• What devices do your employees use?
  • How and when do they access training content?
  • Which motivational factors are most impactful?
  • Which recreational platforms do they use most frequently?

Asking these kinds of questions can help determine user interface preferences, course length preferences and motivational factors – all of which have an impact on training engagement. Relevance goes beyond content and includes presentation of material, training methodology, and modalities.

When done right, employee onboarding is an incredibly impactful process that can improve retention, shorten time to competency, and increase performance. As employees become better equipped to excel in their new role through engaging training and internalizing your training narrative, it will show in all their interactions, and not just those directly related to their job. They internalize your narrative and pass it on through social modeling. And, while great corporate training is certainly much more than a Net Promotor Score campaign, the word-of-mouth effect is a notable bonus.

Making A Lasting Impression

So, how can you redesign an employee onboarding program to have greater impact? One way is to reframe and expand on our idea of onboarding. New hire onboarding should start earlier and continue later into the employee experience. For example, our onboarding model describes a phased approach:

  1. Preboarding – Forming Connections
  2. Onboarding – Building Confidence
  3. Continuous – Making Contributions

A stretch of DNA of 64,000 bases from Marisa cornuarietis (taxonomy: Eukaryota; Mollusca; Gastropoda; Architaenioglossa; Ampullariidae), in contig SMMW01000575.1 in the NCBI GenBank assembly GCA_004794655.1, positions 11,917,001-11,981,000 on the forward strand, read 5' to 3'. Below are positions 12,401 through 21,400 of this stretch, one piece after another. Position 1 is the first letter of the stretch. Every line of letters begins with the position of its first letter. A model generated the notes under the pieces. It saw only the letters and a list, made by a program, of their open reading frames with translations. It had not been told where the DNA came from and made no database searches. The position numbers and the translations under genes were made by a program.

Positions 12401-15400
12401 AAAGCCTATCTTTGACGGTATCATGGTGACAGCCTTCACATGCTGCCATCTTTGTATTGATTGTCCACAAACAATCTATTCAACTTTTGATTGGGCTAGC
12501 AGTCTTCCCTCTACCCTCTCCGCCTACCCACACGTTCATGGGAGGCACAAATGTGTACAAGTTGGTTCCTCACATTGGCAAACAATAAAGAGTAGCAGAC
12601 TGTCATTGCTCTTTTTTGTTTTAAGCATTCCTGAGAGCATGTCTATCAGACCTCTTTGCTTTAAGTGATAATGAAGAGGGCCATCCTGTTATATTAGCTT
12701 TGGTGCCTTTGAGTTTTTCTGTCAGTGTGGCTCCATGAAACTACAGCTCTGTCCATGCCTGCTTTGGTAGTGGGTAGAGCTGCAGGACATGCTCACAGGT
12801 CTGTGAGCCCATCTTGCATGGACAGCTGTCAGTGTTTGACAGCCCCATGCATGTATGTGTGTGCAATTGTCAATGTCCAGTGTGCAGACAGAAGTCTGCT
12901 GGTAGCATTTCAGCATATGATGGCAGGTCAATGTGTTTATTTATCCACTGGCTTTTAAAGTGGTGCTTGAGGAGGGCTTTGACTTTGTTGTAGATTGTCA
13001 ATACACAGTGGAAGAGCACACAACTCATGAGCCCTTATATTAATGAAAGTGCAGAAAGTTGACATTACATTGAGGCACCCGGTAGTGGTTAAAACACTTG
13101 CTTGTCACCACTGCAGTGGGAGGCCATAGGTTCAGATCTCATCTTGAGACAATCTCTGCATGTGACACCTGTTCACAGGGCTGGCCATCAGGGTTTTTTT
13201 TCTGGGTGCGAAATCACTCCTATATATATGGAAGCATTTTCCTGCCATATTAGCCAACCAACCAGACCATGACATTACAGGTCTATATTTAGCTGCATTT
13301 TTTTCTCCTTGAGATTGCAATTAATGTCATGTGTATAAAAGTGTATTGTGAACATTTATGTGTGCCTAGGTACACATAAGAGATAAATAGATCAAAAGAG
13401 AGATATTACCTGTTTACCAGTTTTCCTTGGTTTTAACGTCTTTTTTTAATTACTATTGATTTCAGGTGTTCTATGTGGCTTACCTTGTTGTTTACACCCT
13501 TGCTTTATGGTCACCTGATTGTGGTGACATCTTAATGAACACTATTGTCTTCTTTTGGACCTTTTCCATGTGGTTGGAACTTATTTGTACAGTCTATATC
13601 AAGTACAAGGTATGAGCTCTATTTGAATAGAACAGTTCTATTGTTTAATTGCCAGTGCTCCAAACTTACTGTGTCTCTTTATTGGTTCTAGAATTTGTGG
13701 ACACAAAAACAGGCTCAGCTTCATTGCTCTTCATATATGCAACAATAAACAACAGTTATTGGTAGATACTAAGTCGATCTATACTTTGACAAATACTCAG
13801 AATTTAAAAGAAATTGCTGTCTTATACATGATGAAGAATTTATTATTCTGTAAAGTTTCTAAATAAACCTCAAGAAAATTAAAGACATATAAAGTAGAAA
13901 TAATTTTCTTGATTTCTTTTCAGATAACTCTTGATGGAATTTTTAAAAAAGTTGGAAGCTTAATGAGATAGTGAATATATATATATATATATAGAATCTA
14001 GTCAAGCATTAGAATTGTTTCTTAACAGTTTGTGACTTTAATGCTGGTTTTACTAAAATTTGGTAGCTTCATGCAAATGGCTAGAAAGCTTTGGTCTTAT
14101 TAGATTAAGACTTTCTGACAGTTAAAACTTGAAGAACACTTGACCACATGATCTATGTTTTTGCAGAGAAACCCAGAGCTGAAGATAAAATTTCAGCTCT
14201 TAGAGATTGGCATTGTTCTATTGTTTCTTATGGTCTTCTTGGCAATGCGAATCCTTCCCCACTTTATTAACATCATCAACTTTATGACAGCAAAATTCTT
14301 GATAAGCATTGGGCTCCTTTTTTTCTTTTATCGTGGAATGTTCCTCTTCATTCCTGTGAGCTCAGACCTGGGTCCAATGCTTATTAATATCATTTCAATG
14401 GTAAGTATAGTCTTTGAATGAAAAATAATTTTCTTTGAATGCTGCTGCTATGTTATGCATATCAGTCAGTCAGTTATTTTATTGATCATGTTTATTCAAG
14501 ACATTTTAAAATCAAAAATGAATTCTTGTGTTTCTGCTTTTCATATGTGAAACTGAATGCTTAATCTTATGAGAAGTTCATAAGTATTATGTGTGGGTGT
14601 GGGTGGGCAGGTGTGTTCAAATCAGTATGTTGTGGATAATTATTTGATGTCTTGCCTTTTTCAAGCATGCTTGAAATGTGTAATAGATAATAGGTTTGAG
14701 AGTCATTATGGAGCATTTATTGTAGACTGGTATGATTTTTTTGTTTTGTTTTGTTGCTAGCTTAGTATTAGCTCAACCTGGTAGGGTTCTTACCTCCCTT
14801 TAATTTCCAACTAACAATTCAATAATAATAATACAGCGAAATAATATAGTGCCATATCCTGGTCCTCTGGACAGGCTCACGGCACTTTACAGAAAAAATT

Instead of focusing solely on the initial training event, start building professional and social connections as soon as an employee accepts their employment offer. Provide continuous support as employees apply training to their new roles. Ultimately, speed to competency, engagement, and employee performance will improve as we provide more effective employee integration and support.

However, learning and development teams often struggle to accurately measure the effectiveness of their onboarding programs. The Kirkpatrick Model describes four levels of measurement: 1. Participants react favorably to the training; 2. Participants acquire the intended knowledge, skills, attitudes, confidence, and commitment based on their participation in the training; 3. Participants apply what they learned during training when they are back on the job; 4. Targeted outcomes occur as a result of the training event and subsequent reinforcement.

How To Measure Success

A 2019 study by The Brandon Hall Group found that only 33% of L&D teams can measure all of their learning programs at Level 1, and only 3% measure at Level 4. This presents some startling challenges, when the success of corporate training is grounded more so in enjoyment than behavioral change. How can we accurately measure ROI, and are the standard measurements truly informative?

Measurement is difficult, but it’s possible. So, what is that 3% doing differently? Measuring the impact of corporate training is much more manageable when:

  • Content management systems (i.e., Learning Portals or LMS) integrate with performance management and business intelligence platforms
  • Knowledge base and behavioral outcomes are tied to well-establish Key Performance Indicators (KPIs)
  • Time and resources dedicated to follow up training with data analysis

If you can manage to design your employee onboarding with those KPIs in mind, then you can begin to address some of these challenges and measure ROI. At the very least, it will be easier to measure performance pre- and post-training.


Whatever your strategy, now more than ever it’s important to ensure a successful onboarding experience. “Employees with a solid onboarding experience are 69% more likely to stay for at least three years.” SHRM saves on time, investment, and grows your culture.